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Well Served


By Bethany Powers '11

Published Jan 1, 2010 9:00 AM



They painted. They cleaned. They built. They made a difference.

"They" are a NATO brigade's worth of volunteers — more than 4,300 incoming UCLA freshmen, almost the entire class — joined by 300 staff, faculty, alumni and older undergraduates serving as task captains, who fanned out across Los Angeles for Volunteer Day last fall.

On Sept. 22, 103 buses took the excited freshmen and their team captains to eight different locations. Among them: nearly 1,000 students began trail repair at Griffith Park, 1,000 more tackled beach clean-up at Point Dume in Malibu, and about 500 each beautified the Veterans Affairs hospital in West Los Angeles and five Los Angeles Unified School District campuses.

Decked out in blue and yellow T-shirts, the volunteers accomplished in one day what would otherwise have taken weeks to get done — if at all. At Samuel Gompers Middle School, for example, young Bruins scurried across the asphalt, repainting basketball court outlines and giving buildings a new coat of paint. And they had celebrity help: UCLA Chancellor Gene Block, his wife, Carol, and Los Angeles Mayor Antonio Villaraigosa '77.


UCLA Chancellor Gene Block and his wife Carol.

The event kicked off the university's new Volunteer Center, supported by a $250,000 grant from the Entertainment Industry Foundation. Both Volunteer Day and the Volunteer Center are critical components in Chancellor Block's mission to make UCLA a dynamic engine for civic engagement.

"Service is key to UCLA's mission as a public university, but I want our students' commitment to it to last a lifetime," Block says. "Volunteer Day demonstrated just how much we can contribute and how rewarding it is to serve together."

The Bruins who fanned out across the city on Volunteer Day certainly seemed to feel that way. Freshman Jen Lee, for example, who built benches at a local high school, says, "By the end of the day, looking at our finished products, I really felt like I had accomplished something. It was nice to get to know people outside of the classroom. I do think it should become a UCLA tradition. It was about doing something different that stirred up some excitement for the upcoming day."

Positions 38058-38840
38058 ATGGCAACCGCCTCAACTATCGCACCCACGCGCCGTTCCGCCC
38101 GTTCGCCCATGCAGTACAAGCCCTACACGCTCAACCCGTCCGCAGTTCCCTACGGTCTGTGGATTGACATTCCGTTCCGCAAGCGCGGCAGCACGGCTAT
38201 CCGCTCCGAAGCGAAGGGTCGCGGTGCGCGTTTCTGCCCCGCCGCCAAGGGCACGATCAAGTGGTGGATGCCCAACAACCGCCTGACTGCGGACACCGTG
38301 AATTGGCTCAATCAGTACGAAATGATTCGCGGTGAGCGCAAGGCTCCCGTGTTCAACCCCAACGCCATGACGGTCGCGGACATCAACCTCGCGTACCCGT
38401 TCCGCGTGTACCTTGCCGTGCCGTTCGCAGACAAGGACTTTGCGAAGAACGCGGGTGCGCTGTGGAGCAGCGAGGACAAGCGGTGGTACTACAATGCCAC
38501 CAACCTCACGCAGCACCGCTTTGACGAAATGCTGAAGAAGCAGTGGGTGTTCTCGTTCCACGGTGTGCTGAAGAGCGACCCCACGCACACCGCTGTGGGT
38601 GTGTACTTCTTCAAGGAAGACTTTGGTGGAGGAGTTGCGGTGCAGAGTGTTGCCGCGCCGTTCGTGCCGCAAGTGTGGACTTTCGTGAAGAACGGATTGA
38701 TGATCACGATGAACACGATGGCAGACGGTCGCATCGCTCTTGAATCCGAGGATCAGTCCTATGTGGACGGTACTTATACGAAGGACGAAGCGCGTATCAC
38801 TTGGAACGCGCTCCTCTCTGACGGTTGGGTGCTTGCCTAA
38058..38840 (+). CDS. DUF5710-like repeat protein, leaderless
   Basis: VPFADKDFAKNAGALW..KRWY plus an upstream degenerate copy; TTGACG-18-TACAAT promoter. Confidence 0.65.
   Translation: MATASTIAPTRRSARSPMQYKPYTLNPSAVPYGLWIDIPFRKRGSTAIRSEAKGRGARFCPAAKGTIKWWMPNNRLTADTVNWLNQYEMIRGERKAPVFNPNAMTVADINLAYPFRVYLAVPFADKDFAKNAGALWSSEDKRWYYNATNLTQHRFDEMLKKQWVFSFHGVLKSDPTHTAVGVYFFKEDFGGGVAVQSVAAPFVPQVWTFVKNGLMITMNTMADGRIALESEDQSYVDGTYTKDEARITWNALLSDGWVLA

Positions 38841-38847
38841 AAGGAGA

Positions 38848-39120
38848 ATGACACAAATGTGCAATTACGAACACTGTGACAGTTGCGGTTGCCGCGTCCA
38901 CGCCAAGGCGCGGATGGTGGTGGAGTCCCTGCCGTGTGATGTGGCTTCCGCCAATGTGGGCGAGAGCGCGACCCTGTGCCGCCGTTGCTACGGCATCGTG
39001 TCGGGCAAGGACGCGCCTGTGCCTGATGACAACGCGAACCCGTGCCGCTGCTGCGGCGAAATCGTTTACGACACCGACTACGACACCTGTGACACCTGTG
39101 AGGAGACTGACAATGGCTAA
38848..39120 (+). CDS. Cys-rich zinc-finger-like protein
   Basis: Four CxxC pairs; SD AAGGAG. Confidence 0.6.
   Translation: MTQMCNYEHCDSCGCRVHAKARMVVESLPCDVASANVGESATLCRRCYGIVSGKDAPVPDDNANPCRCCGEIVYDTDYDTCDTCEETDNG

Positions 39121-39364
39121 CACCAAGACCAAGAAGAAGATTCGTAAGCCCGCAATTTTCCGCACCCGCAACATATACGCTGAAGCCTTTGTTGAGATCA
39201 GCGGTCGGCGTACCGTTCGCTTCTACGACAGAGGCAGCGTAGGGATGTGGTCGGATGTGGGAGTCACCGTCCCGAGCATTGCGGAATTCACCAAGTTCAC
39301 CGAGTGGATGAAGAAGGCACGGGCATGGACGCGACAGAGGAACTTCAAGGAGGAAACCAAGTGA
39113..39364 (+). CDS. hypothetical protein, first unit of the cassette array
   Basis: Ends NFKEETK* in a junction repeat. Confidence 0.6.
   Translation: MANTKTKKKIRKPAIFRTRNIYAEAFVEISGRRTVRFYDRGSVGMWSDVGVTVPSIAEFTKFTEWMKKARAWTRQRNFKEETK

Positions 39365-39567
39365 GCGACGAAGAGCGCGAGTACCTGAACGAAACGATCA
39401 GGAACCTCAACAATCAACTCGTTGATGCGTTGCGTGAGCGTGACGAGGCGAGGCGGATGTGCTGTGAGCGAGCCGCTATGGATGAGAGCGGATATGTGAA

Indeed, "there are no hurdles to stop people from becoming engaged," explains center Executive Director Antoinette Mongelli. "We need to inculcate people that this is what it means to be a citizen."

Mongelli is preparing to make Volunteer Day next year even better, listening to the feedback of participants and hoping this year's freshmen come back as next year's leaders. And with the launch a huge success, the Volunteer Center leadership is looking for new opportunities to help Bruins serve. Mongelli has received emails from alumni from as far away as London, asking what they can do.

Susan Crockett '71, a member of the Alumni Association board and one of the participants in Volunteer Day, sees a vast opportunity for individuals to give back with the center.

"We have a responsibility to the university and community because we are the lucky ones," she believes. "The university should play a huge role in the community, and we need to be more visible."